MANATEE -- Superintendent of schools Rick Mills donned an apron and served soup and salad to a crowded banquet room Wednesday at the Ranch Grill in Lakewood Ranch.
No, Mills hasn't given up on his superintendent duties -- as challenging as they have turned out to be -- to take up a chef's career. Instead he was serving lunch to community members as they discussed the district: Critiques included areas of the school district that need major improvement, including a high number of under-capacity schools, achievement gaps and the need for better planning.
Before he went to lunch, Mills told staff at Nolan Middle School that the budget situation is darker than he thought, and it will only get worse before it gets better.
"Great organizations get down to the brutal facts," Mills said at the luncheon.
To bulk up the district's weak reserves, Mills told his constituents he is seriously considering shutting down and selling properties -- including the district's human resources building and some of its vehicles -- to pay costs. Before deciding whether that also means closing schools with empty desks, Mills said he wants to design a five-year plan to address low enrollment in certain schools.
School board vice chairwoman Julie Aranibar said the school district should first examine why some schools are crowded while some schools are under capacity.
"We need to capture the
data of why parents are choosing to send their students to one school over another," Aranibar said.
Aranibar said that there needs to be a model for evaluating the best school fit for a student based on needs, not special initiatives a school may offer, such as iPads.
"We need to ask what these schools do not have that parents are willing to drive further for," Aranibar said.
According to the school district's most recent operational efficiency report, 18 elementary schools and five middle and high schools are operating under-capacity. Rogers Garden is at 31 percent capacity, while Manatee Elementary and Harllee Middle are at 52 percent and 51 percent, respectively.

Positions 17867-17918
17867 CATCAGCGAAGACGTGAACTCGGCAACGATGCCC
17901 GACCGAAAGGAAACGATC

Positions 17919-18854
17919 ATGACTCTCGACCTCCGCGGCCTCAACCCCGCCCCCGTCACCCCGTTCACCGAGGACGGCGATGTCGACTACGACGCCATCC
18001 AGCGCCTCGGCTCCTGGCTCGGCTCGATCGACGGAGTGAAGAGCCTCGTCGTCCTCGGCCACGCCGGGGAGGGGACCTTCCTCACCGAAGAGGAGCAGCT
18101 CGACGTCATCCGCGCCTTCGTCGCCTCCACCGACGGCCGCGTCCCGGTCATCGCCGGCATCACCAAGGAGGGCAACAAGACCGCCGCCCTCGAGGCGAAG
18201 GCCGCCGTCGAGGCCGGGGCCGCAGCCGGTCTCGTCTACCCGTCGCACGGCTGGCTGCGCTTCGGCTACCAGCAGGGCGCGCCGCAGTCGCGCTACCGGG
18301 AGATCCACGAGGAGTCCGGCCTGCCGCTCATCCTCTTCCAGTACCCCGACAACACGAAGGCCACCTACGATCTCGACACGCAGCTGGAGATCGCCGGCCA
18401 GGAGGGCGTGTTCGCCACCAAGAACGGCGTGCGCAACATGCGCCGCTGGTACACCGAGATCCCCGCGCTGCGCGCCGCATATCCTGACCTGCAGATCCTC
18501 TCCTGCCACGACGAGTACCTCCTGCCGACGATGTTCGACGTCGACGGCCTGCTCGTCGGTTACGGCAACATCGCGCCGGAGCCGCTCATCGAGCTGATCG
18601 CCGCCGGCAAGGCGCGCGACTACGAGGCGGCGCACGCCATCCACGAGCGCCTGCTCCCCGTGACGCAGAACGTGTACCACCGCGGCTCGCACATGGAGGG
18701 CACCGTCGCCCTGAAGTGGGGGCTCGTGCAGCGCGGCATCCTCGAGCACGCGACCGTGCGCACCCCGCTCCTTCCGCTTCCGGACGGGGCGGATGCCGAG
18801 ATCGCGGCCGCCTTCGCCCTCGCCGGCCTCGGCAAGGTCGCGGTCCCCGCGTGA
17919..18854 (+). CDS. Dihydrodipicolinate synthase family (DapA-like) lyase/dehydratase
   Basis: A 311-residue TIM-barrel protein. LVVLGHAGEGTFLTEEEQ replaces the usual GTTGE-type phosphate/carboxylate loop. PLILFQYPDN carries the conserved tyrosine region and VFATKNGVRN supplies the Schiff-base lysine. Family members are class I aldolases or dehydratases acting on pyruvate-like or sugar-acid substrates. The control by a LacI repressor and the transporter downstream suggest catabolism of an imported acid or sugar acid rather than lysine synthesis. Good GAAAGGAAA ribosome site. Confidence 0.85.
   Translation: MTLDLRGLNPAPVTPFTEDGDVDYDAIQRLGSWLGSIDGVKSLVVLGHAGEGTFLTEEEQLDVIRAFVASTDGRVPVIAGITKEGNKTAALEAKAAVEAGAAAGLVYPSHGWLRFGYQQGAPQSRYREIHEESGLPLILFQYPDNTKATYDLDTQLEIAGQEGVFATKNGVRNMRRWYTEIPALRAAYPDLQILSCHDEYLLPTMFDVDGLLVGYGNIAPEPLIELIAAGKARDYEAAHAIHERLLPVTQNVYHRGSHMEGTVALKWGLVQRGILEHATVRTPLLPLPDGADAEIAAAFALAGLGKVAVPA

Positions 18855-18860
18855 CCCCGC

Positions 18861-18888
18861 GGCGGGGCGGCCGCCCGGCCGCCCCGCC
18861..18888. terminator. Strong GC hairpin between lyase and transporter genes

"We need to talk about this," Mills said.
Community members were also concerned about the achievement gap and the costs of remedial classes for those behind in basics such as math and reading.
The cost of remedial learning is $8 million a year. While teaching positions will be cut as the district adjusts its student to teacher ratios, Mills said he wants to look at leveraging teachers for leadership roles within schools to monitor the development of students who are performing below grade level.
"Staff become even more passionate when they know what they are accountable for and that they are supported," Mills said.
While teachers are hardly at-ease with jobs on the line, Mills said they are a valuable resource for monitoring student achievement.
Mills also said he wants to be more proactive in using federal grant money.
"This district has had a lack of discipline and has been neglected for years," Mills said.
Mills is proposing after- school programs focused on reading, although he is not sure at this point when those would be launched.
Mills said the biggest call for action is in the classroom.
He confirmed he is moving forward with an academic plan in which each school will write its own five-year strategic plan to be included as part of the budget plans and school improvement plans.
Mills said he will meet with school staff and administration for feedback and is hoping to complete the plan before the end of the year.
"We need to work on prioritizing and charting a course instead of reacting to new initiatives," Mills said. "We need to get out of the business of continually asking 'what are we going to do this month?'"
Some people in attendance offered praise for Mills and the district.
Bridget Mendel, a teacher who recently moved from the Chicago school district, said she is impressed with the industry certifications and career readiness programs available to her high school-aged son through the Manatee Technical Institute.
"I was blown away by the opportunities here," Mendel said.
However, Mills identified technology as another area in which the district needs to improve.
"We need to step forward into 21st-century learning," Mills said.
Erica Earl, education reporter, can be reached at 941-745-7081